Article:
A masterpiece crafted through the unique distillation of all-natural sweet and bitter orange peels, resulting in a crystal clear liqueur that strikes the perfect balance between sweetness and freshness.
Critical AcclaimAll Vintages
The story begins at the rue Saint-Laud in Angers, France. The year, 1849 and the brothers, Edouard-Jean and Adolphe Cointreau opened the doors to their distillery. Previously in the confectionery and cake-making business, the family saw the need for higher quality naturally flavored liqueurs that were unavailable at the time. From then on, the brothers embraced the new challenge. Edouard Cointreau, the son of Edouard-Jean, grew up in the warmth of the distillery and reached adulthood with the prospect of becoming a Master Distiller himself. His sole aim was to follow his father's footsteps and enhance the status of liqueur making. His childhood dream came true in 1870 when he joined his father and uncle as head of the family distillery. Edouard had noticed consumers' interest in the taste of oranges, which at the time was a very rare and precious commodity. He saw this universal flavor, which was appealing to both men and women, and continuously experimented until he created the perfect blend of bitter and sweet orange peels. His passion gave birth to the original Triple-Sec that is known today as Cointreau. It wasn’t long before Edouard’s passion was shared with the world. At the World’s Fair in Paris in 1889, Cointreau would claim the first of many awards dedicated to the Unconventional French Spirit. Soon, recognition came from all over the globe. Not content with just building a unique liqueur, Edouard took great interest into the emerging medium of advertising. Drawing inspiration from a picture of Pierrot and an homage to Edouard’s eyeglasses - the character of Pierrot de Cointreau was born and quickly became the Brand’s ambassador in its advertising.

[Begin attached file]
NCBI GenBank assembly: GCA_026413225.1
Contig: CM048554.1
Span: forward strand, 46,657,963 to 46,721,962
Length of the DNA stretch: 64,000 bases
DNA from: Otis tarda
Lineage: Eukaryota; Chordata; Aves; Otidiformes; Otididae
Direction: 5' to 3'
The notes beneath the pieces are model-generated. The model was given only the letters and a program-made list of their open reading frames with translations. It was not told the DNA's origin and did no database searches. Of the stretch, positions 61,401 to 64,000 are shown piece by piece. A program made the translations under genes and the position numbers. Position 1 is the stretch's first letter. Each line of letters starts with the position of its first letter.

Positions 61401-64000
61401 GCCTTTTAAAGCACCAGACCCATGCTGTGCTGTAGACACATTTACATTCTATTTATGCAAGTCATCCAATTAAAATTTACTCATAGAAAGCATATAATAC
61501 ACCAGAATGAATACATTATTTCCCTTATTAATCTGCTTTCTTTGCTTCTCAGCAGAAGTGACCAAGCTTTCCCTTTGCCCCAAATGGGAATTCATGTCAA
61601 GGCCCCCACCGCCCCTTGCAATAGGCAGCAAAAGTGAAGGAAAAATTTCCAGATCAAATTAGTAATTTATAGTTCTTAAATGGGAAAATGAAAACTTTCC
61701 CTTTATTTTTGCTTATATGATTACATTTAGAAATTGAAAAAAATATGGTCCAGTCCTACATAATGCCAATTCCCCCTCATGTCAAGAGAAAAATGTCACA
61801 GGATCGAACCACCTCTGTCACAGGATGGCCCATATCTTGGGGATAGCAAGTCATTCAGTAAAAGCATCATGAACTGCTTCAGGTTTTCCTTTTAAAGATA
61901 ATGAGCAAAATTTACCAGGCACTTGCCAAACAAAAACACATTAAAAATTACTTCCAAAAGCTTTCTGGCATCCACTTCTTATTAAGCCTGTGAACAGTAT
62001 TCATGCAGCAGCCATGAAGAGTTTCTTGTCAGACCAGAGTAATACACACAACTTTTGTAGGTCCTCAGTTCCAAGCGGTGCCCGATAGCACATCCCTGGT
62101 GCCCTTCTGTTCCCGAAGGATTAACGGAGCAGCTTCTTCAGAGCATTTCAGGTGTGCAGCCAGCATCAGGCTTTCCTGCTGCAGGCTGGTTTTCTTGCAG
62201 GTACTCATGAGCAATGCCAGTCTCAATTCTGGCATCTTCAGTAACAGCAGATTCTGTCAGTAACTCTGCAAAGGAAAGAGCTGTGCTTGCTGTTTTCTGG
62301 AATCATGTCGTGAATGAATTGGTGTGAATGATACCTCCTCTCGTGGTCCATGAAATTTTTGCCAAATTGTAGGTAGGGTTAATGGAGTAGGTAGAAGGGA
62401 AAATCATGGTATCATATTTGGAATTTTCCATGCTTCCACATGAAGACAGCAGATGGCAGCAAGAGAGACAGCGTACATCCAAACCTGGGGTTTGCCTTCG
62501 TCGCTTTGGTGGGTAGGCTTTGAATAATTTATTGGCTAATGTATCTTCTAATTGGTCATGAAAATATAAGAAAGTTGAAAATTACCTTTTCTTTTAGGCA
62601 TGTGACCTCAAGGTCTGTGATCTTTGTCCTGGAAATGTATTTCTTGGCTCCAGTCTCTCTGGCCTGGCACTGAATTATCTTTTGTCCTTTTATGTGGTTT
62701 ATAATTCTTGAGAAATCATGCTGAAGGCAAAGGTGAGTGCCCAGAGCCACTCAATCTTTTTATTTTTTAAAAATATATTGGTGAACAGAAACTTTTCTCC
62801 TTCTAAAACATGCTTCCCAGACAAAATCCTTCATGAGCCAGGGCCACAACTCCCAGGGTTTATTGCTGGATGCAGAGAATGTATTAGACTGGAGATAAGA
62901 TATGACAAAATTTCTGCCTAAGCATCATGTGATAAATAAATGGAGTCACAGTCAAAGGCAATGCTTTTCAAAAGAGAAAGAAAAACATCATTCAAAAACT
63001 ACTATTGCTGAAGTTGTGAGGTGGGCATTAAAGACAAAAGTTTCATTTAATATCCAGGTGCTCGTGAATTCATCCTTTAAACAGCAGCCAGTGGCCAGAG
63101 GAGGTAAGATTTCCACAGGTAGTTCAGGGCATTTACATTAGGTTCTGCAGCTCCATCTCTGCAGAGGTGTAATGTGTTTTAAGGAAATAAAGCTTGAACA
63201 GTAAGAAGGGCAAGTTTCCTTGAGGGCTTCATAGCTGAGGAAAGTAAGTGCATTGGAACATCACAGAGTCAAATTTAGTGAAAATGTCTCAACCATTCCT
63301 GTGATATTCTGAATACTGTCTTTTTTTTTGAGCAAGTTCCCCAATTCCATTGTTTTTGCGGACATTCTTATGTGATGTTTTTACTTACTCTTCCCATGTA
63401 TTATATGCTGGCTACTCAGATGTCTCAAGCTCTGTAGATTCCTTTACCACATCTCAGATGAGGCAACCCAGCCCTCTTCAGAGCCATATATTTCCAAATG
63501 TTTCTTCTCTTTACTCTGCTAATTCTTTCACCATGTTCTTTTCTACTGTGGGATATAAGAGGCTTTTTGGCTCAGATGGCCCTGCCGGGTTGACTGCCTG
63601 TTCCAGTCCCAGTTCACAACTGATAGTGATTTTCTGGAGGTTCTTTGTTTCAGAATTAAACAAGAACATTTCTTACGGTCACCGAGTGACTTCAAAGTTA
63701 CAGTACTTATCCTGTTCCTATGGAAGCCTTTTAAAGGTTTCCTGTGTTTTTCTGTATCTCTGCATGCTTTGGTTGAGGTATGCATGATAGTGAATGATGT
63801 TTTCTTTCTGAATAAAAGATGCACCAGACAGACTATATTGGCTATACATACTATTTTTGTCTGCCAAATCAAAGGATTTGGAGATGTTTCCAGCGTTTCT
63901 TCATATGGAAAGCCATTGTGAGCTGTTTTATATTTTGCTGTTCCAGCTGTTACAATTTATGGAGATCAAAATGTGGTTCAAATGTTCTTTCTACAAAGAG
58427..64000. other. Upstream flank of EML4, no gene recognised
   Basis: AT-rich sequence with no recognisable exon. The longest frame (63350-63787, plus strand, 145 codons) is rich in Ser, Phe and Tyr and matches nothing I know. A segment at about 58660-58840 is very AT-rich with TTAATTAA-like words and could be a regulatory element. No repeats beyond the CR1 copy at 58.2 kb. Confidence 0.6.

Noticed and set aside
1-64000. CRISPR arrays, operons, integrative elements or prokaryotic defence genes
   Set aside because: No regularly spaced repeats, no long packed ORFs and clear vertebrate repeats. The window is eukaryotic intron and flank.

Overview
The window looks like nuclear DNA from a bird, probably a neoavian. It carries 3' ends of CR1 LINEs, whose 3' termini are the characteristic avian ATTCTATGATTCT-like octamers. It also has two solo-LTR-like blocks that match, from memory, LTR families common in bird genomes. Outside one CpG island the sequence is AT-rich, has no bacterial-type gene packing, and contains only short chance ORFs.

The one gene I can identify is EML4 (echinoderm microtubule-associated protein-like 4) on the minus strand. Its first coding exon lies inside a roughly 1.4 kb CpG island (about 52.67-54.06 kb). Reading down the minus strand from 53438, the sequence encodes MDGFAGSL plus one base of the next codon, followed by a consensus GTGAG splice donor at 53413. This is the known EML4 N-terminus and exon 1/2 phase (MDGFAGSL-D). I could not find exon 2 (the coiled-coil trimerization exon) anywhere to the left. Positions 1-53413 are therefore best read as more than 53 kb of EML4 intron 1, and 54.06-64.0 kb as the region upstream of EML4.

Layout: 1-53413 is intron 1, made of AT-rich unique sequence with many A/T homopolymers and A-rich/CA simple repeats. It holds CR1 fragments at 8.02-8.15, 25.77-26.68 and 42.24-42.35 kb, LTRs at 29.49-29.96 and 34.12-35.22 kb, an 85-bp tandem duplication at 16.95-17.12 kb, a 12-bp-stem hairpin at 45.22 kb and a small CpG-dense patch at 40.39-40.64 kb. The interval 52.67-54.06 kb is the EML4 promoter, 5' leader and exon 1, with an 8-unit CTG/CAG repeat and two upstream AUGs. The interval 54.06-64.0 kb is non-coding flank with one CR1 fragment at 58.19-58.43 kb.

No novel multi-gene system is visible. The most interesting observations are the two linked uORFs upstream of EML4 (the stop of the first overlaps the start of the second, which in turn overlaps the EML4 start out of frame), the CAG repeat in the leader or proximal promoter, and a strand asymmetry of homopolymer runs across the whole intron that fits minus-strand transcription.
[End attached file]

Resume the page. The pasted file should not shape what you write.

First prepared by 13th century Italian monks as herbal medicines and elixirs, Liqueurs are distilled spirits that have been combined with flavoring agents. A range of herbs, spices, nuts, fruits and flowers can be used, and a sweetener such as sugar or corn syrup is often added. While typically rather sweet, some examples are herbaceous or tart and pair exceptionally well with desserts or act as a delightful addition to cocktails.